Back to the Drawing Board

Most teachers have to take standardized test for certification purposes, but those aren’t the test scores that decide whether teachers are effective. They are test scores from tests that teachers don’t take:

The question of whether teacher evaluations are reliable indicators for teacher effectiveness has long been controversial. But New York City reignited the debate when it rated thousands of teachers with test scores alone — and then released those ratings to the public.

What if we took this mindset to other disciplines, so that a doctor was rated based on whether his or her patient took the medicine prescribed or a physical trainer based on the physical fitness test of his or her clients. It doesn’t make sense in other disciplines and it doesn’t make sense in teaching.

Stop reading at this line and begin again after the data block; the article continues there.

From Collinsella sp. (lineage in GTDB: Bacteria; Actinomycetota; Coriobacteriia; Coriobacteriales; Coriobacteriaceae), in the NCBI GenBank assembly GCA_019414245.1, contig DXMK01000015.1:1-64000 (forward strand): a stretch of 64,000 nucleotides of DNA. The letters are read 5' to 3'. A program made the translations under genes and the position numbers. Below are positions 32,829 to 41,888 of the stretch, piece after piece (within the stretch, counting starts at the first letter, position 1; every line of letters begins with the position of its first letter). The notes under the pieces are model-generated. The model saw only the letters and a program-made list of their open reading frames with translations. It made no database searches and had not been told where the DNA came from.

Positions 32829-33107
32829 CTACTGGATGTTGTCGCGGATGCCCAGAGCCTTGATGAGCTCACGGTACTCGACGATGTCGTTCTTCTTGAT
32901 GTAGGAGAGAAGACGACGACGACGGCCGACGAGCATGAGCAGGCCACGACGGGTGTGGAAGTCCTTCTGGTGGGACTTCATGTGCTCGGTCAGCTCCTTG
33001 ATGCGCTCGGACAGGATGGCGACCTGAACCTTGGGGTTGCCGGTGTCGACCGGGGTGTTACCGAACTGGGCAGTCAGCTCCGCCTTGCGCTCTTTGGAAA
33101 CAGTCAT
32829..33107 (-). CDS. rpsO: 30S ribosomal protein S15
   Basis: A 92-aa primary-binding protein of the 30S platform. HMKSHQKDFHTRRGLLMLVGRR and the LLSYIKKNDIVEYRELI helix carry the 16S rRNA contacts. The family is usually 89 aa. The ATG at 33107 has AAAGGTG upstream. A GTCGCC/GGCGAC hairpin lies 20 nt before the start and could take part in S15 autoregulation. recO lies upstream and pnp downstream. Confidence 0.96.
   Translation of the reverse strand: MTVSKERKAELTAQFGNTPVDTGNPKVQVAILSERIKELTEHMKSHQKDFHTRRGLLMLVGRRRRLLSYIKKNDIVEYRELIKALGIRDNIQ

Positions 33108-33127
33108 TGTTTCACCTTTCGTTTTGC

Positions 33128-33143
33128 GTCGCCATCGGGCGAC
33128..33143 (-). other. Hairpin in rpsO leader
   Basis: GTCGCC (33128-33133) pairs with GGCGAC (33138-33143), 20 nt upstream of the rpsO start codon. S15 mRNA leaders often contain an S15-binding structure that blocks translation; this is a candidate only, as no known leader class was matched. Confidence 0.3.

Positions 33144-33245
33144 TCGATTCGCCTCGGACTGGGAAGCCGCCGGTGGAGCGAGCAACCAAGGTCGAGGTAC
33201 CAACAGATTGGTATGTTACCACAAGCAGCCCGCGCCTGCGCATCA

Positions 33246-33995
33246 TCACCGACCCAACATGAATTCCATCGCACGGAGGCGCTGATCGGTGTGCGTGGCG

You simply can’t hold teachers accountable in the sense of determining their pay and their job stability based on the actions of students because students are human beings just like the rest of us. They aren’t products on a product line that have information dumped into their heads and hope it stays there.

There’s simply too many outlying factors statistically that could contribute to student test scores that are out of the teacher’s and school’s hands to make this type of evaluation system sound, but because one school district has done it, there is a belief that it accurate and reliable. Let’s go back to the drawing board on this one!